Rather than putting a question on the board for students to discuss as they enter, try putting up an interesting photo instead. Students can talk about the setting, the people, and any other interesting elements in the picture.
Experiment with Seat Work
It’s not very dramatic, but having students correct sentences you write on the board can be very helpful with their language learning. Put one or two sentences on the board that need corrections, give students a chance to do it on their own, and then give them the correct answer. It gives you an easy context to review grammar and can be good for drawing attention to errors students consistently make without pointing fingers.
Wake up your students’ minds with a brainstorm race. Have them work individually or in groups of up to three to brainstorm as many of a particular item as they can. You can have them list articles of clothing, colors, or anything you can think of. This is a good way to integrate a topic you will be studying that day (i.e. brainstorm at the start of class rather than in the middle of a lesson) and saving on class time later.
As simple as it sounds, repeating an activity you did another day is a great way to get students ready to learn new things. You do not have to take time giving instructions, you can reuse materials you prepared at another time, and it’s a good way to review quickly.
This activity involves repeating an activity in class, but unlike the last opener, students can choose their own activity to repeat. Have a center set up with worksheets, activities, and other materials you have used in class. When students enter, they choose an activity to do at their desks to start the day.
Quizzes might be stressful for some students, but they are a good way to get class started. And just because you call it a quiz doesn’t mean it has to count toward your students’ grades. Give your students a short quiz on whatever topic you have studied lately, and it will give you a good read on how well the class grasped it. Plus, if you give quizzes to start the day often enough, your students will become experts at taking them and will do even better when it’s time to give the ones that count.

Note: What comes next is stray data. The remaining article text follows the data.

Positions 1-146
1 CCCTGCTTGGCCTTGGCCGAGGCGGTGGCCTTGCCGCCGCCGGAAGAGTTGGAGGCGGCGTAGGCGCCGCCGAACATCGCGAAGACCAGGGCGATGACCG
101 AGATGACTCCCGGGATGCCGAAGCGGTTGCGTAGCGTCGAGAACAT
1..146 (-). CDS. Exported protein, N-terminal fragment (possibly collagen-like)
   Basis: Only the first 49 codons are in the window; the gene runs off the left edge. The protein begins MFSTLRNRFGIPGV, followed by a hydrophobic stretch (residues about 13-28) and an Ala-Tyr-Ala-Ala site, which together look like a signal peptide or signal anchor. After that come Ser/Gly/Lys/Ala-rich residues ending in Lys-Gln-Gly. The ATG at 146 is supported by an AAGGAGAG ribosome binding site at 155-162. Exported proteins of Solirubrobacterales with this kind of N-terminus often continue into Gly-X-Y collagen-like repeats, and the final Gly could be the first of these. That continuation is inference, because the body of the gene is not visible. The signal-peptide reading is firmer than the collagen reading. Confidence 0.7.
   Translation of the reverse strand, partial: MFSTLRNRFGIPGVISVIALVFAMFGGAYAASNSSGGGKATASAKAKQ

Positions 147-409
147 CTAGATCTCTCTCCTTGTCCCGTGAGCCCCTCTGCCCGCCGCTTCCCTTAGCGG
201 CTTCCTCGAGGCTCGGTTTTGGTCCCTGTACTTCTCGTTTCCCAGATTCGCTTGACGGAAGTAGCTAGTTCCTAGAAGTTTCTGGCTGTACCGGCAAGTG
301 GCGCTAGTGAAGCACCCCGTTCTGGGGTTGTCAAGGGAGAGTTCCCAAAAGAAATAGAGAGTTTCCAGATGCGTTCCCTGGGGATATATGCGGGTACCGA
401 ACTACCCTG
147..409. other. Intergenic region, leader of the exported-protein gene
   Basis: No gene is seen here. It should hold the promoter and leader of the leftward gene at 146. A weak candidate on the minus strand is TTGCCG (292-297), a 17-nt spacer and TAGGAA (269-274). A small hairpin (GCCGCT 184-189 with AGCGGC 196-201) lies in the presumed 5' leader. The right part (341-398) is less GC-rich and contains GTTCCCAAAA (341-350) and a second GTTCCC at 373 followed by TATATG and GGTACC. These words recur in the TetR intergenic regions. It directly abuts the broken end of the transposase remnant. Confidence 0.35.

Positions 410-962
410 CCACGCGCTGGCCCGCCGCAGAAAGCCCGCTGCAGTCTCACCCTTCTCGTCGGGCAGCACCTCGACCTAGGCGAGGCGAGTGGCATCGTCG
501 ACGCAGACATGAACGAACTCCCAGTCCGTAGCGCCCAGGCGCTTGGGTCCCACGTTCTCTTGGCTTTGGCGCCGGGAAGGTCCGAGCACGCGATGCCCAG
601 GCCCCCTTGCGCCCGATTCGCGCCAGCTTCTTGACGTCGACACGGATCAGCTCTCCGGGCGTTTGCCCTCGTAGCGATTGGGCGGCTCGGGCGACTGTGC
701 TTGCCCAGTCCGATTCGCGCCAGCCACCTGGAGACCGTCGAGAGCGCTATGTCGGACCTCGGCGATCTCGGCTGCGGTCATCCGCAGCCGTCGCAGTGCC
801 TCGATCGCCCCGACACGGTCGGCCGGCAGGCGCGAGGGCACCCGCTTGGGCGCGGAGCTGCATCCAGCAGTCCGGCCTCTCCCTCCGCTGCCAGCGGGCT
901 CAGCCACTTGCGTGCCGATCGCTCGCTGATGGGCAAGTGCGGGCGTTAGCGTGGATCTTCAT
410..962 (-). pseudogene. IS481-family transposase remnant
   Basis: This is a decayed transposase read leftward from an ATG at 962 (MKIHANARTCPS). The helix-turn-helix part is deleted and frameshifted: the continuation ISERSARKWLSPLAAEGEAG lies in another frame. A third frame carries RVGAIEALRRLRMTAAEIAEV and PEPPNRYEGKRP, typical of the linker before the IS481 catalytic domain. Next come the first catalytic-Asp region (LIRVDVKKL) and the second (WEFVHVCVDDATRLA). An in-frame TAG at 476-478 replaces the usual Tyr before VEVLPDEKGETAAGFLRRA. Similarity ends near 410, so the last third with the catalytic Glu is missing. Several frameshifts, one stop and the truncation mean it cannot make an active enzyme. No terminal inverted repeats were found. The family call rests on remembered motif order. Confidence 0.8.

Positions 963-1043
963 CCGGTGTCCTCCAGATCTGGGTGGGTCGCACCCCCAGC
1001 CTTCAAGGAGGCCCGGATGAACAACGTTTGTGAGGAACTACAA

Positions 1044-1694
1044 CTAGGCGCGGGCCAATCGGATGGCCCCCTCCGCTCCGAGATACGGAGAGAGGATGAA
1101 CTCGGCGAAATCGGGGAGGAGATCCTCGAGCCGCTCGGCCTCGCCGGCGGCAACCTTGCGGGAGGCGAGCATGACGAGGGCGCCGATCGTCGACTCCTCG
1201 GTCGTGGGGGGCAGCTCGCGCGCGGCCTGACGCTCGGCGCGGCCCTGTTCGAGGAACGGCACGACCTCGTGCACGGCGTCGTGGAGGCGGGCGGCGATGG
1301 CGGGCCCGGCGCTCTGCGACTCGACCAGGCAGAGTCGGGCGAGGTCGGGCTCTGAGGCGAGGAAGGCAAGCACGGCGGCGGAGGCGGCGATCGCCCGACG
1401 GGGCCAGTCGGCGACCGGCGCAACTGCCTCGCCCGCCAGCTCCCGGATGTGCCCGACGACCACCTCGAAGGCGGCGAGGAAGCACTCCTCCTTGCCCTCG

There are lots of activities you can do to get class started. With a little trial and error, you will find what works best for you and your students. It may be something physical that gets them up and moving or it may be quiet, independent work that gets their thoughts back on English. Each class has a different personality, and different activities work better for each. The good news is, trying different warmers to start class is a fun way to experiment and get to know your students better.
These are just a few ideas of what has worked for me and others, but it is by no means an exhaustive list.
What did we miss? What are your favorite warmers? What has works best for your students?